Europe is economically fragile. It desperately needs economic growth, trade and investment to create new jobs and businesses. While the US sorted out its banks and begun to return to some form of economic health, the eurozone is mired in a deflationary spiral, unable to quite commit to fiscal union yet powerless to be a force again until it does. Yet, as I point out in my Fresh Report on the EU and UK Science published last week, too often the EU is its own worst enemy. Last year BASF, the multi billion pound agro-chemical major, announced it was disinvesting its agricultural genetics research programme from Germany and moving to the USA because of the increasing hostility to GM in the EU. Rather than welcoming new technologies such as biotechnology, too often the EU stifles them with misguided regulations. Having spent fifteen years creating and financing new businesses in this sector, I know there are huge global markets eager for European life science exports in areas like healthcare and agriculture and renewable energy. At a time when the sclerotic and uncompetitive Eurozone is struggling and needs growth, such needless own goals make no sense.
The Prime Minister has done more for the cause of EU reform that any other British Prime Minister since we joined. Including Margaret Thatcher. The easy options of UKIP – like Labour’s energy price freeze – grab a headline but fail the test of basic credibility. The work of reforming the EU is long, technical and unglamorous. But it is the only way. There are no short cuts to reforming a European project which has become far too much about political regulation and not enough about how we can make Europe more competitive globally, and attract more investment and trade with the fastest growing emerging markets.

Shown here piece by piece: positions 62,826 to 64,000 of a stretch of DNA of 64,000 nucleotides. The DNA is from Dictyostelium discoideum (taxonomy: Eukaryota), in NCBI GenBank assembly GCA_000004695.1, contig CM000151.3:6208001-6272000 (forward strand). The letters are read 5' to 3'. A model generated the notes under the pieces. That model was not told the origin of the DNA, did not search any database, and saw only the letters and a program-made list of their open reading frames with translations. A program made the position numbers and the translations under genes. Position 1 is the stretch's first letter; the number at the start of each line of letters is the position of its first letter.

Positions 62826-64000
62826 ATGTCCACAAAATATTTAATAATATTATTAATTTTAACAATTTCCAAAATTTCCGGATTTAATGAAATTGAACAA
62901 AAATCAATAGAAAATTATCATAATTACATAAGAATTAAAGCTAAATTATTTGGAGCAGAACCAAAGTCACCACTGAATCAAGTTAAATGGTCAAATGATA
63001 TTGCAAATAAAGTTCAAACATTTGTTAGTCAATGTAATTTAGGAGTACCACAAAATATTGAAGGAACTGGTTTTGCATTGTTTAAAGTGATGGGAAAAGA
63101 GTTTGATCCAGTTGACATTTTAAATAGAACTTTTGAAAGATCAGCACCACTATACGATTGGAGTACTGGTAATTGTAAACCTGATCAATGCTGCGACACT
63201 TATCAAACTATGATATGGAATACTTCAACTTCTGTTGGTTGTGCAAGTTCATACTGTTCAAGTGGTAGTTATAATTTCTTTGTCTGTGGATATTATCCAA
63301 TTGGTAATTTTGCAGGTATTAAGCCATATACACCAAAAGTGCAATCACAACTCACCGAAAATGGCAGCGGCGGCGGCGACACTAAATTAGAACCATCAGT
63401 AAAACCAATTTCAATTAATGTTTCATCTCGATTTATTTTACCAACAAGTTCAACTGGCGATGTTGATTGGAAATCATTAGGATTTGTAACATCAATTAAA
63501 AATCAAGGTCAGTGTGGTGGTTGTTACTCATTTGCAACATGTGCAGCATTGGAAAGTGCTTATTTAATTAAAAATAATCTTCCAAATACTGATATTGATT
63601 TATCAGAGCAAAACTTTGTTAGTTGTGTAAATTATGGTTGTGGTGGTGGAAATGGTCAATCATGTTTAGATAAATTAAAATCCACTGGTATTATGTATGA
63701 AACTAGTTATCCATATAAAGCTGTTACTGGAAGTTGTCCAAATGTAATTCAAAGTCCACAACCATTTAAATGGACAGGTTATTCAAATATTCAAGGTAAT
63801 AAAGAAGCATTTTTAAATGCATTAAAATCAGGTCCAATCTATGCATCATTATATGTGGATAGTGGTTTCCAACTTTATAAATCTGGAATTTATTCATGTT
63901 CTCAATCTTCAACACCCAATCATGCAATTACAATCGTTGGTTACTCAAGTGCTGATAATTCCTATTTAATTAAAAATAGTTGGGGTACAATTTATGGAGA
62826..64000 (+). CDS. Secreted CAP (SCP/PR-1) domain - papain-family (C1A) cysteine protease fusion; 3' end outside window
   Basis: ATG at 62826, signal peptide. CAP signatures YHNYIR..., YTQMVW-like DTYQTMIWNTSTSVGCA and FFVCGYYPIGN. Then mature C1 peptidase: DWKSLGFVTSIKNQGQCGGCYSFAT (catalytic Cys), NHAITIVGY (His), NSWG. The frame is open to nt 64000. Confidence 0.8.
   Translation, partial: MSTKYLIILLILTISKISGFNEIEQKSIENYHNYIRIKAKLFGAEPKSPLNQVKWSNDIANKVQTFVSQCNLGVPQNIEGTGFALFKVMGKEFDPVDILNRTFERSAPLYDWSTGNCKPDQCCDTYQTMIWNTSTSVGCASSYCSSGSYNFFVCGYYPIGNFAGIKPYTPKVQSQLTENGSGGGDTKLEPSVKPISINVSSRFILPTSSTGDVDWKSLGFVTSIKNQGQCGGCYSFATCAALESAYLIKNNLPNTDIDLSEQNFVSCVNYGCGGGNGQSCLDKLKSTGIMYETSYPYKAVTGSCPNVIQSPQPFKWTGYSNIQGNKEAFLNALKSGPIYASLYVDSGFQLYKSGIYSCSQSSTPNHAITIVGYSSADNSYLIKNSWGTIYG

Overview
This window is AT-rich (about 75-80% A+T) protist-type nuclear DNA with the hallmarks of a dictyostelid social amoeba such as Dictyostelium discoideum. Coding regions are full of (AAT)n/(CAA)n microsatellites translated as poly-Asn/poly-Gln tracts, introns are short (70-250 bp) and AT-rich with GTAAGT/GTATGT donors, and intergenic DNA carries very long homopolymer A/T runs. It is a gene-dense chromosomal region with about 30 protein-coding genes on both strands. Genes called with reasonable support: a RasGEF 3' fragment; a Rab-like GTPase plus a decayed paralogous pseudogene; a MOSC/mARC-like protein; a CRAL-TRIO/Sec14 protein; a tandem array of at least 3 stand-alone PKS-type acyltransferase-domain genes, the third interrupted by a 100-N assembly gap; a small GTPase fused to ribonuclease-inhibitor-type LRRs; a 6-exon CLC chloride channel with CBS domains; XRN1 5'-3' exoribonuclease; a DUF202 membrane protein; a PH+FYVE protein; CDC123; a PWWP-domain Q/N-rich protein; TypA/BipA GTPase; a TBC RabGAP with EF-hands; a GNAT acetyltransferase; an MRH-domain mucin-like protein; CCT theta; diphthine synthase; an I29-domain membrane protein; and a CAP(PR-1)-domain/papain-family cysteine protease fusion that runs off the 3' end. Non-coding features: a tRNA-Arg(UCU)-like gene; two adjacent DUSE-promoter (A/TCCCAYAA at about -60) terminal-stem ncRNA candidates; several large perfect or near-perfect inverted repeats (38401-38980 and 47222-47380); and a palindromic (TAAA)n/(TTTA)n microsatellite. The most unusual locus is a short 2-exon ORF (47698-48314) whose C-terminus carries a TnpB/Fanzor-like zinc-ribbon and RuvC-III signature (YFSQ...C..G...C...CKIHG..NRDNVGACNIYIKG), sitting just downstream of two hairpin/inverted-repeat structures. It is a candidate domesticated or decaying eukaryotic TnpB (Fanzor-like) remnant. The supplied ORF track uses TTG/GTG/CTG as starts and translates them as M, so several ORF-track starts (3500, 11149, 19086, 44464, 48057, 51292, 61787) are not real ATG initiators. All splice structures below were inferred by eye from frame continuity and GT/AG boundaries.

Don’t believe the headlines. Far from pin-striped brigades in the Parliamentary tea room banging on about Europe, a new practical, global, entrepreneurial euroscepticism is the default mode of the new Conservative generation in Parliament. Sceptical of Brussels’ over-regulation yet practical enough to know that a reformed EU is a cause worth fighting for. The long slog of renegotiation might be stodgier fare than the drama of storming out. But, as we all know, nothing worth doing is ever easy. The Prime Minister is right. We should be ambitious for Europe and work to agree a reform package to make it more entrepreneurial and globally competitive. We may not succeed. But not trying would be a major derogation of our duty, and a potentially huge missed opportunity to unleash the new cycle of global competitiveness, trade and investment in Europe we so badly need after the crash of 2008. Its Euroscepticism, but not as you knew it. It’s a progressive agenda for reforming the EU for an age of austerity and global competitiveness.
George Freeman MP is member of Parliament for Mid Norfolk and author of the latest Fresh Start and Open Europe Report on ‘The impact of EU Regulation on UK Life Sciences’.
Subscribe to The Spectator today for a quality of argument not found in any other publication. Get more Spectator for less – just £12 for 12 issues.